Senators resume calls for legislated wage hike on Labor Day
MANILA, Philippines — Senators on Labor Day reaffirmed their promises to push for legislations that will “protect and advance” the interests of all Filipino workers.
“Hindi man naihabol ngayong taon kasabay ng pagdiriwang ng Labor Day ang panawagang legislated wage increase, makakaasa ang publiko na gugulong na sa Senado ang mga inihaing panukalang batas,” Senate committee on labor chairperson Jinggoy Estrada said in a statement.
(Although the call for a legislated wage increase was not approved in time for this year’s Labor Day celebration, the public can expect the proposed bills to start rolling in the Senate.)
On May 10, the committee will start the deliberations on various measures seeking to raise workers’ pay and benefits.
“We will not be remiss in our sworn duties in putting forth what needs to be done to uplift the lives of our kababayans who have suffered because of economic fallout caused by the COVID-19 pandemic,” Estrada added.
One of the bills pending in the Senate was filed by Senate President Juan Miguel Zubiri, which would increase by P150 the daily wage of workers in the private sector across the region.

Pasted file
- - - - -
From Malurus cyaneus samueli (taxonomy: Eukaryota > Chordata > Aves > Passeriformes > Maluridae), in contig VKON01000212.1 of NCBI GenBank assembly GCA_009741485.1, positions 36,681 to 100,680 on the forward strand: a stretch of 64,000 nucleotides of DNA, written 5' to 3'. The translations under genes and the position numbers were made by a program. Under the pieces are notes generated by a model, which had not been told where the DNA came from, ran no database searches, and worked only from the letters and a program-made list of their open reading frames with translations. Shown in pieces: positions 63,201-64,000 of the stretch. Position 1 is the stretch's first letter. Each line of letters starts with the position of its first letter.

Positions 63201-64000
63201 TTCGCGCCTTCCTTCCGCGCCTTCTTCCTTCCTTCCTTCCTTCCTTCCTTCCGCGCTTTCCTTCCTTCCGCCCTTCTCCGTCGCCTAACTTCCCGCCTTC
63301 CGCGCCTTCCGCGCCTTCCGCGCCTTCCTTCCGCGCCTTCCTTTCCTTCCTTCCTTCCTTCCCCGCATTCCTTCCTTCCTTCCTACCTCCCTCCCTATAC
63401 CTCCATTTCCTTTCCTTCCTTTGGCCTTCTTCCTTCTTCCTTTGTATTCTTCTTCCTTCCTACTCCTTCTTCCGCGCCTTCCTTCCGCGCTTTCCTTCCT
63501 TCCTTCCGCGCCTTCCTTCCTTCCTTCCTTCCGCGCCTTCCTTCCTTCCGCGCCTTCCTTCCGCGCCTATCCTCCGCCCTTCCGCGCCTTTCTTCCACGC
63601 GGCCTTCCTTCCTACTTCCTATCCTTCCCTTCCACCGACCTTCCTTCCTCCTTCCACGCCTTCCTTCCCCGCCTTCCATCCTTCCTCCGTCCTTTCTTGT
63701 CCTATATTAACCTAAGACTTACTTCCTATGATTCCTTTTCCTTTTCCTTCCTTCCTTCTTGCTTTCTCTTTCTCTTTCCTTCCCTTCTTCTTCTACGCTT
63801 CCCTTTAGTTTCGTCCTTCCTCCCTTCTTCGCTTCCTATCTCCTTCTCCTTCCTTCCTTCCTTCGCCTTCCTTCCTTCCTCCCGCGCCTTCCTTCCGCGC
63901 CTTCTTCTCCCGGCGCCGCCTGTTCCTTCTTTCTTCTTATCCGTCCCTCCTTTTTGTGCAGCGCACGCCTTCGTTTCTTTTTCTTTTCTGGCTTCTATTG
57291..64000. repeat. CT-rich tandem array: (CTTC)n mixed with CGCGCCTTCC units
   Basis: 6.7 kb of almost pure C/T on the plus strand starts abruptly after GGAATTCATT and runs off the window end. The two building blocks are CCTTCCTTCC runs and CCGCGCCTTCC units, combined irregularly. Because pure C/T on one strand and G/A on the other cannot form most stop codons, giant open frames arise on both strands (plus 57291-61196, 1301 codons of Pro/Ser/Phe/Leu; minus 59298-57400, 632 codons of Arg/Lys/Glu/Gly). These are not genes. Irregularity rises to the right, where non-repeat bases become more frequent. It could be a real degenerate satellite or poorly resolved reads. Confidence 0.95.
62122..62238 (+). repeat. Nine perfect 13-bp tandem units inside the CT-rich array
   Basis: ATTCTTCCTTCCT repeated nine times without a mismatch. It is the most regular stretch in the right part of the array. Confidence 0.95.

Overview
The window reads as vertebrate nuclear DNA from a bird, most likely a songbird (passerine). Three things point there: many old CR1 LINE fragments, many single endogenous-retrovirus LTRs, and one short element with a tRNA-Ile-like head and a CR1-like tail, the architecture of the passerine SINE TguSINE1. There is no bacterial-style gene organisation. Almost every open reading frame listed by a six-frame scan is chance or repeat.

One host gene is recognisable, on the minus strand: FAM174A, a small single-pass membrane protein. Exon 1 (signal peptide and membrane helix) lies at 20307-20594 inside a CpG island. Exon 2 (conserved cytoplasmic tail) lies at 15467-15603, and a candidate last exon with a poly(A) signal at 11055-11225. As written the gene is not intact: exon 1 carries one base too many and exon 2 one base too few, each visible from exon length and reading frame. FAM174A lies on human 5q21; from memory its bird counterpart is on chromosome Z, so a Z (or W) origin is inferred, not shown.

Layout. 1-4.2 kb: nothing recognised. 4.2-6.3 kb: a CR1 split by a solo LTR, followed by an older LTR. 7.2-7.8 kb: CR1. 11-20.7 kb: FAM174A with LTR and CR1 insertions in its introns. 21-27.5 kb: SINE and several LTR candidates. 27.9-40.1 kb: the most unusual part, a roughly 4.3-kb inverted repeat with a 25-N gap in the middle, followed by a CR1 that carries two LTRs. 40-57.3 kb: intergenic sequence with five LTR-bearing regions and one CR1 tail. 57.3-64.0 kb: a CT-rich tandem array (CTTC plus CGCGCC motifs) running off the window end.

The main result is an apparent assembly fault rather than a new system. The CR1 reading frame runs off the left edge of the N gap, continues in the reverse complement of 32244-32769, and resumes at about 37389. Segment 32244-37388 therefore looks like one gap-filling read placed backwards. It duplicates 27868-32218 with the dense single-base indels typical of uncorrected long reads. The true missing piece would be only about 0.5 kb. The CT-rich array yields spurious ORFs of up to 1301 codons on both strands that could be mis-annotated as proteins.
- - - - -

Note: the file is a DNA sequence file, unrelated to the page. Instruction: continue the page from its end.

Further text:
“This Labor Day, I join all our workers in fighting for decent benefits, living wages, and fair working conditions,” he said in a separate statement.
“This is especially crucial as rising costs of goods and utilities continue to hit our people’s pockets, to the point that even toiling with a full-time job is no longer enough to support their families’ needs,” the Senate leader noted.
Meanwhile, Senator Raffy Tulfo, vice chairman of the labor panel, lamented that many workers are struggling because their wages are insufficient to meet their daily needs.
“Hindi nasusuklian ng tama ang pawis at sakripisyo nila sapagkat ang kasalukuyang nakasaad na minimum wage ay halos wala ng saysay dahil sa sobrang mahal na ng mga bilihin at hindi na kayang bumuhay ng maayos ng isang pamilya,” said Tulfo, who filed a resolution seeking a review of the existing policies on the minimum wage hikes.
(Their hard work and sacrifices are not adequately compensated because the current minimum wage almost has no value due to the high cost of goods and services, and it can no longer provide a decent living for a family.)
Tulfo added in the National Capital Region that the current P570/day minimum wage “is not even half of the ideal rate.”